Buddy Guy- Living Proof
"He's Chicago's blues king today, ruling his domain just as his idol and mentor Muddy Waters did before him. Yet there was a time, and not all that long ago either, when Buddy Guy couldn't even negotiate a decent record deal. Times sure have changed for the better -- Guy's first three albums for Silvertone in the '90s all earned Grammys. Eric Clapton unabashedly calls Buddy Guy his favorite blues axeman, and so do a great many adoring fans worldwide.
High-energy guitar histrionics and boundless on-stage energy have always been Guy trademarks, along with a tortured vocal style that's nearly as distinctive as his incendiary rapid-fire fretwork. He's come a long way from his beginnings on the 1950s Baton Rouge blues scene -- at his first gigs with bandleader "Big Poppa" John Tilley, the young guitarist had to chug a stomach-jolting concoction of Dr. Tichenor's antiseptic and wine to ward off an advanced case of stage fright. But by the time he joined harpist Raful Neal's band, Guy had conquered his nervousness.
Guy journeyed to Chicago in 1957, ready to take the town by storm. But times were tough initially, until he turned up the juice as a showman (much as another of his early idols, Guitar Slim, had back home). It didn't take long after that for the new kid in town to establish himself. He hung with the city's blues elite: Freddy King, Muddy Waters, Otis Rush, and Magic Sam, who introduced Buddy Guy to Cobra Records boss Eli Toscano. Two searing 1958 singles for Cobra's Artistic subsidiary were the result: "This Is the End" and "Try to Quit You Baby" exhibited more than a trace of B.B. King influence, while "You Sure Can't Do" was an unabashed homage to Guitar Slim. Willie Dixon produced the sides.
When Cobra folded, Guy wisely followed Rush over to Chess. With the issue of his first Chess single in 1960, Guy was no longer aurally indebted to anybody. "First Time I Met the Blues" and its follow-up, "Broken Hearted Blues," were fiery, tortured slow blues brilliantly showcasing Guy's whammy-bar-enriched guitar and shrieking, hellhound-on-his-trail vocals.
Although he's often complained that Leonard Chess wouldn't allow him to turn up his guitar loud enough, the claim doesn't wash: Guy's 1960-1967 Chess catalog remains his most satisfying body of work. A shuffling "Let Me Love You Baby," the impassioned downbeat items "Ten Years Ago," "Stone Crazy," "My Time After Awhile," and "Leave My Girl Alone," and a bouncy "No Lie" rate with the hottest blues waxings of the '60s. While at Chess, Guy worked long and hard as a session guitarist, getting his licks in on sides by Waters, Howlin' Wolf, Little Walter, Sonny Boy Williamson, and Koko Taylor (on her hit "Wang Dang Doodle").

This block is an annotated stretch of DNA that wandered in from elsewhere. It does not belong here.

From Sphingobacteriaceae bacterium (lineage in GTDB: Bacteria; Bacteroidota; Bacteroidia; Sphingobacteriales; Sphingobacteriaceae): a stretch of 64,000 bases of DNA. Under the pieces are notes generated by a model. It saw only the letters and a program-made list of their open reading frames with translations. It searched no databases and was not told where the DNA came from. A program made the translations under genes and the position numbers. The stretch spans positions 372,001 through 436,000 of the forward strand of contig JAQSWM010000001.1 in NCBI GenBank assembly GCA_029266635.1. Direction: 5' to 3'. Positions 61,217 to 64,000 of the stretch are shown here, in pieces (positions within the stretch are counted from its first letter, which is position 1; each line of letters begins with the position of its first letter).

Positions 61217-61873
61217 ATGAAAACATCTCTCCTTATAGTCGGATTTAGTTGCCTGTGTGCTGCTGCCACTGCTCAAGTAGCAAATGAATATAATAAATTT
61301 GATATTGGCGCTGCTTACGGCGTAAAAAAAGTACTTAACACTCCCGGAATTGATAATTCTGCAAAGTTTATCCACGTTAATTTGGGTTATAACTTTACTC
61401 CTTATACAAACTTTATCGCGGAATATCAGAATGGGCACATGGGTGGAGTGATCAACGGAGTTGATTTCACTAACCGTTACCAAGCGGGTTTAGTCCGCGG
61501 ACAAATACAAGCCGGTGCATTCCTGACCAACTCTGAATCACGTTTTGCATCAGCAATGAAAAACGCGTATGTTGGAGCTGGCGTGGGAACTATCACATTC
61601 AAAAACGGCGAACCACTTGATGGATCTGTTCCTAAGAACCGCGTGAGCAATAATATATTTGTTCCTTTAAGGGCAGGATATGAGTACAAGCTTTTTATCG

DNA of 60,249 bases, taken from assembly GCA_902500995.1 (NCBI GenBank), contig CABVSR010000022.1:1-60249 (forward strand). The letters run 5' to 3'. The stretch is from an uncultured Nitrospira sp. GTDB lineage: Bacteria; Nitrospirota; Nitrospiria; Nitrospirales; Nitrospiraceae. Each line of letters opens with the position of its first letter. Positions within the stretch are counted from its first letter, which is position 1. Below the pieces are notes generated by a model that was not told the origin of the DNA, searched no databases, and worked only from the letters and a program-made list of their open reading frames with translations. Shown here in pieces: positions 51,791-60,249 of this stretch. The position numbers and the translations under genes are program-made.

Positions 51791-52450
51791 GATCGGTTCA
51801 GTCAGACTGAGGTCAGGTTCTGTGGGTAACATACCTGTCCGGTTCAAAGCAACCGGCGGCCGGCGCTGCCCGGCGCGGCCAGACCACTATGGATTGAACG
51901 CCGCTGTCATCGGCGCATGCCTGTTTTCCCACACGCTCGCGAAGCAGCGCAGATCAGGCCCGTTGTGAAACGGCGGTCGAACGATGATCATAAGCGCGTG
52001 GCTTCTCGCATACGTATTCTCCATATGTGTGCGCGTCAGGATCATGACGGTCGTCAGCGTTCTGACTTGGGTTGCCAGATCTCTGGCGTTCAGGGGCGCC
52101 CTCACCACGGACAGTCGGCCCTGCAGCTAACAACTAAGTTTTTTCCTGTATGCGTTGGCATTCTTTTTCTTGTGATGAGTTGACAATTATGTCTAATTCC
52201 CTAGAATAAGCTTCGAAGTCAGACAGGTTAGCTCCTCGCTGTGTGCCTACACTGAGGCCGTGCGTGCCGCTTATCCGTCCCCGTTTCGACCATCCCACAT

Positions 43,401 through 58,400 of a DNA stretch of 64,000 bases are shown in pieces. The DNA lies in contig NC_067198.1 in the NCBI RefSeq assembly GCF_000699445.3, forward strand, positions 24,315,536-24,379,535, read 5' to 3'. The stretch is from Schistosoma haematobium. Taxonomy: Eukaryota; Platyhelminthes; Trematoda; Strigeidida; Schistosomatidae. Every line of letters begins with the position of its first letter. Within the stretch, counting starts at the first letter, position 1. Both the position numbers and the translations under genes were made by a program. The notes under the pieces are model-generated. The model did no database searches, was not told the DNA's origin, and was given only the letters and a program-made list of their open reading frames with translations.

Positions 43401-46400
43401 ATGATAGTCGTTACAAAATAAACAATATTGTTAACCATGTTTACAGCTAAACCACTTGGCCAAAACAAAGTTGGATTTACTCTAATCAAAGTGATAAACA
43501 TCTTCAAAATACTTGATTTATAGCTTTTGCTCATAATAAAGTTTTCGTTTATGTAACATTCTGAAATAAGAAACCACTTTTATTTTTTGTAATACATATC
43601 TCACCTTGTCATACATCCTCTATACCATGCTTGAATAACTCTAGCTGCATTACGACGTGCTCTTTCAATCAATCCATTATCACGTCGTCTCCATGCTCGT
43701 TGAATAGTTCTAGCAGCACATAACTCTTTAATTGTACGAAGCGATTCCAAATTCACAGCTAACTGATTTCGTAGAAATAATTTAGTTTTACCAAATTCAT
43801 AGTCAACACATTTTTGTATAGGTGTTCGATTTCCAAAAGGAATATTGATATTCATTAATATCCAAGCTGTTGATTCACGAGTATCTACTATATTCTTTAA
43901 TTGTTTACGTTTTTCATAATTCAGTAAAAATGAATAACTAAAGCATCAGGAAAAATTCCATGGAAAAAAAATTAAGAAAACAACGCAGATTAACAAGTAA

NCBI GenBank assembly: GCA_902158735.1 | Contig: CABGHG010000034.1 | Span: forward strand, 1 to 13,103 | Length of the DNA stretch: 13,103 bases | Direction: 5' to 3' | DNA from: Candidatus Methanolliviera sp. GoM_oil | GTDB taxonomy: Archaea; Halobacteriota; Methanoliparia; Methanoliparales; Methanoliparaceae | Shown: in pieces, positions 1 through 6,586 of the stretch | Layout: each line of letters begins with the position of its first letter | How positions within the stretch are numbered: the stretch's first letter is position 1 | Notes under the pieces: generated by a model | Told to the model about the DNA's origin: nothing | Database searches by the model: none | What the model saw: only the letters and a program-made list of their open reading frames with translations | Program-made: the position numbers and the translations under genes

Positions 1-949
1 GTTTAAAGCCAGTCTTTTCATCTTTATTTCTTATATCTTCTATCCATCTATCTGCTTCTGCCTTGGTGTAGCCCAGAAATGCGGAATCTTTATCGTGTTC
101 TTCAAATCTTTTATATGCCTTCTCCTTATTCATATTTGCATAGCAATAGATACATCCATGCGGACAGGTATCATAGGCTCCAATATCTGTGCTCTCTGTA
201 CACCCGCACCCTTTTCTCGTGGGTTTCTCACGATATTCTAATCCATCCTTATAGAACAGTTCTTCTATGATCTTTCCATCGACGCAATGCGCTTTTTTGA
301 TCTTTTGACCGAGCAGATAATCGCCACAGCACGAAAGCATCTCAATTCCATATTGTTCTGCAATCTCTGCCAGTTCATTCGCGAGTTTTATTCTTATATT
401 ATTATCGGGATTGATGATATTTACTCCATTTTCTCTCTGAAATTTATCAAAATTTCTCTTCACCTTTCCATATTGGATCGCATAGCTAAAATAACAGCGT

Upon leaving Chess in 1967, Guy went to Vanguard. His first LP for the firm, A Man and the Blues, followed in the same immaculate vein as his Chess work and contained the rocking "Mary Had a Little Lamb," but This Is Buddy Guy and Hold That Plane! proved somewhat less consistent. Guy and harpist Junior Wells had long been friends and played around Chicago together (Guy supplied the guitar work on Wells' seminal 1965 Delmark set Hoodoo Man Blues, initially billed as "Friendly Chap" because of his Chess contract); they recorded together for Blue Thumb in 1969 as Buddy and the Juniors (pianist Junior Mance being the other Junior) and Atlantic in 1970 (sessions co-produced by Eric Clapton and Tom Dowd), and 1972 for the solid album Buddy Guy & Junior Wells Play the Blues. Buddy and Junior toured together throughout the '70s, their playful repartee immortalized on Drinkin' TNT 'n' Smokin' Dynamite, a live set cut at the 1974 Montreux Jazz Festival.
Guy's reputation among rock guitar gods such as Eric Clapton, Jimi Hendrix, and Stevie Ray Vaughan was unsurpassed, but prior to his Grammy-winning 1991 Silvertone disc Damn Right, I've Got the Blues, he amazingly hadn't issued a domestic album in a decade. That's when the Buddy Guy bandwagon really picked up steam -- he began selling out auditoriums and turning up on network television (David Letterman, Jay Leno, etc.). Feels Like Rain, his 1993 encore, was a huge letdown artistically, unless one enjoys the twisted concept of having one of the world's top bluesmen duet with country hat act Travis Tritt and hopelessly overwrought rock singer Paul Rodgers. By comparison, 1994's Slippin' In, produced by Eddie Kramer, was a major step back in the right direction, with no hideous duets and a preponderance of genuine blues excursions. Last Time Around: Live at Legends, an acoustic outing with longtime partner Junior Wells followed in 1998. In 2001, Guy switched gears and went to Mississippi for a recording of the type of modal juke-joint blues favored by Junior Kimbrough, R.L. Burnside, and the Fat Possum crew. The result was Sweet Tea: arguably one of his finest albums and yet a complete anomaly in his catalog. Oddly enough, he chose to follow that up with Blues Singer in 2003, another completely acoustic effort that won a Grammy. For 2005's Bring 'Em In, it was back to the same template as his first albums for Silvertone, with polished production and a handful of guest stars. Skin Deep appeared in 2008 and featured guest spots by Susan Tedeschi, Derek Trucks, Eric Clapton, and Robert Randolph. Snakebite was released in 2009, followed by Living Proof a year later in 2010.